Dopamine key to learning likes and dislikes, says Colorado U. team

November 04, 2004

For those who have wondered why they like or dislike certain things, or how they decide what to order from a menu, a team of researchers at the University of Colorado at Boulder says it's dopamine.

A CU-Boulder team studying Parkinson's disease patients found strong evidence that dopamine in the brain plays a key role in how people implicitly learn to make choices that lead to good outcomes, while avoiding bad ones.

The finding could help researchers understand more about how the brain works and could lead to a better understanding and treatment of brain disorders like schizophrenia, according to CU-Boulder psychology graduate student Michael Frank, who led the study.

A paper on the subject by Frank, CU-Boulder psychology Associate Professor Randall O'Reilly and Lauren Seeberger of the Colorado Neurological Institute's Movement Disorders Center appears in the Nov. 5 issue of Science Express, an online version of Science magazine.

Often people will get a "gut feeling" that allows them to make a choice depending on how often it was associated with positive outcomes in the past. But people with Parkinson's disease often have difficulty making these kinds of choices, Frank said.

To understand why, they developed a computer model of the effects of Parkinson's disease and the medications used to treat it in the brain. From this model they predicted that Parkinson's patients would differ in their decision making depending on whether or not they were taking their medication, which they confirmed in a subsequent study.

They found that patients on their medication were overly influenced by positive outcomes, while those who were off their medication were more influenced by negative outcomes, according to Frank.

"Because Parkinson's disease is caused by lower levels of the brain chemical dopamine, and the medications increase concentrations of this chemical, these results provide strong evidence that dopamine levels play a critical role in developing our likes and dislikes," Frank said.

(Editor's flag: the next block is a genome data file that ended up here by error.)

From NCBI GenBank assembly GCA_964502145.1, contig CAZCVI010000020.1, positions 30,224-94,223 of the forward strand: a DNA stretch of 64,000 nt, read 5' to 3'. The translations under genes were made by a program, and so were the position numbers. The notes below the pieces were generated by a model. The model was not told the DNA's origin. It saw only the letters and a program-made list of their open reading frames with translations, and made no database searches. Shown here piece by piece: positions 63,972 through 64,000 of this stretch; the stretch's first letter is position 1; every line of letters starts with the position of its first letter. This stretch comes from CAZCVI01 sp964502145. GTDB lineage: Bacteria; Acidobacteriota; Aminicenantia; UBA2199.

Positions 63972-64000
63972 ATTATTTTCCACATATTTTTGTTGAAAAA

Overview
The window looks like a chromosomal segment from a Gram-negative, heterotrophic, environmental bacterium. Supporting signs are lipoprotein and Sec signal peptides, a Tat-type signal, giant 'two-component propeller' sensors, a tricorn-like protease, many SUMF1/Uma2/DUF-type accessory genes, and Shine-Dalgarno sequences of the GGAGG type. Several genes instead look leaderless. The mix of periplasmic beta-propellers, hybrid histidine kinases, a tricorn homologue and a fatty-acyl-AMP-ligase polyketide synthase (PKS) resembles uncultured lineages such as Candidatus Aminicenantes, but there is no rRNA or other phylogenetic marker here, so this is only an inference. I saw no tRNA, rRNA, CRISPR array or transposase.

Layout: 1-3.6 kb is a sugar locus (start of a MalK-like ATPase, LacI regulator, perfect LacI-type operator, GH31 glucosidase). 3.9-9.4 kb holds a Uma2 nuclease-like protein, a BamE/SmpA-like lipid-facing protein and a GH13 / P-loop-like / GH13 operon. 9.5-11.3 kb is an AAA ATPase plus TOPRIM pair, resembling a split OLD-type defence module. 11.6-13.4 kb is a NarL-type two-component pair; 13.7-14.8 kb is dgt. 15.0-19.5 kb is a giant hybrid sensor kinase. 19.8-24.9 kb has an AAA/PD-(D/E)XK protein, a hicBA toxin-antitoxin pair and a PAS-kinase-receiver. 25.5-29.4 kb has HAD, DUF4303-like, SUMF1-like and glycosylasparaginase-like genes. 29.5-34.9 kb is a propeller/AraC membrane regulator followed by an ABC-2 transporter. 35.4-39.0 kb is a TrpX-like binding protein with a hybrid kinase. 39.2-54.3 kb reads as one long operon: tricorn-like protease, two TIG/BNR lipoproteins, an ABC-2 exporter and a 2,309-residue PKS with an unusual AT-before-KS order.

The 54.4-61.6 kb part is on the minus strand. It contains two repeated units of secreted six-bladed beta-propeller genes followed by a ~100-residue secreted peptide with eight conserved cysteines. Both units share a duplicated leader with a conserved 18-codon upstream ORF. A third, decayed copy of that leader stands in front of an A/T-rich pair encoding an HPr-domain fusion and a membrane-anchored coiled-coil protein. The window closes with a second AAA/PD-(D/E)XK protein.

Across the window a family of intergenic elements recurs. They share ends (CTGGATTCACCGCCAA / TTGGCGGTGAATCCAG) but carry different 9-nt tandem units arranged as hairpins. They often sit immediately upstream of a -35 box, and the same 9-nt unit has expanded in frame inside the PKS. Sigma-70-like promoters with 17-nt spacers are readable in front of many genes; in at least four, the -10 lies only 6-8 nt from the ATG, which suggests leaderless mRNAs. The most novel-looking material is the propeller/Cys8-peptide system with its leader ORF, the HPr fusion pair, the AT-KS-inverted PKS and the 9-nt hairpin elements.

Much of what is known about the brain comes from studying diseases that affect it, according to O'Reilly. So to understand how healthy people learn from their decisions, it helps to determine the conditions where learning is degraded.

"Studying Parkinson's patients helps us to understand how healthy people learn, by showing us what's going on under the hood," O'Reilly said. "It's kind of like when your car makes a funny noise and you discover how the fan belt works. In this case we looked at a disease that has showed us more about dopamine's role in the learning system of the brain."

Dopamine also plays a critical role in many other neurological conditions including attention deficit disorder, schizophrenia and drug addiction, so these findings may have broader implications, according to Frank. For example, by more precisely understanding the detailed effects of dopamine in the brain, drugs could be designed to more directly target beneficial actions, without as many unwanted side effects.

"This research clearly showed that current Parkinson's medications have undesirable side effects on learning and decision making," Frank said. Other researchers have documented a sudden onset of gambling episodes associated with patients taking these medications. These episodes may have been caused by the increased sensitivity to positive outcomes caused by the medications, together with an insensitivity to losses, he said.

"When experiencing a loss, dopamine levels are normally low in the brain, and the medication may prevent this from happening," Frank said.

By exploring the effects of potential drugs on different brain areas and circuits, the computer model can be used to find drugs that restore dopamine balance without causing these or other side effects. Similar applications to ADD are also possible. Currently, ADD is treated with drugs such as Ritalin that cause more dopamine to remain available in the brain, but these drugs also may block certain forms of learning, causing unwanted side effects.

"This work helps us understand how the brain learns from experience, and translates this learning into decisions, the kinds of decisions we make on a daily basis, often without much conscious thought," Frank said. "Understanding how this process works in detail may help in developing strategies to generally improve our learning and decision-making abilities."
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University of Colorado at Boulder

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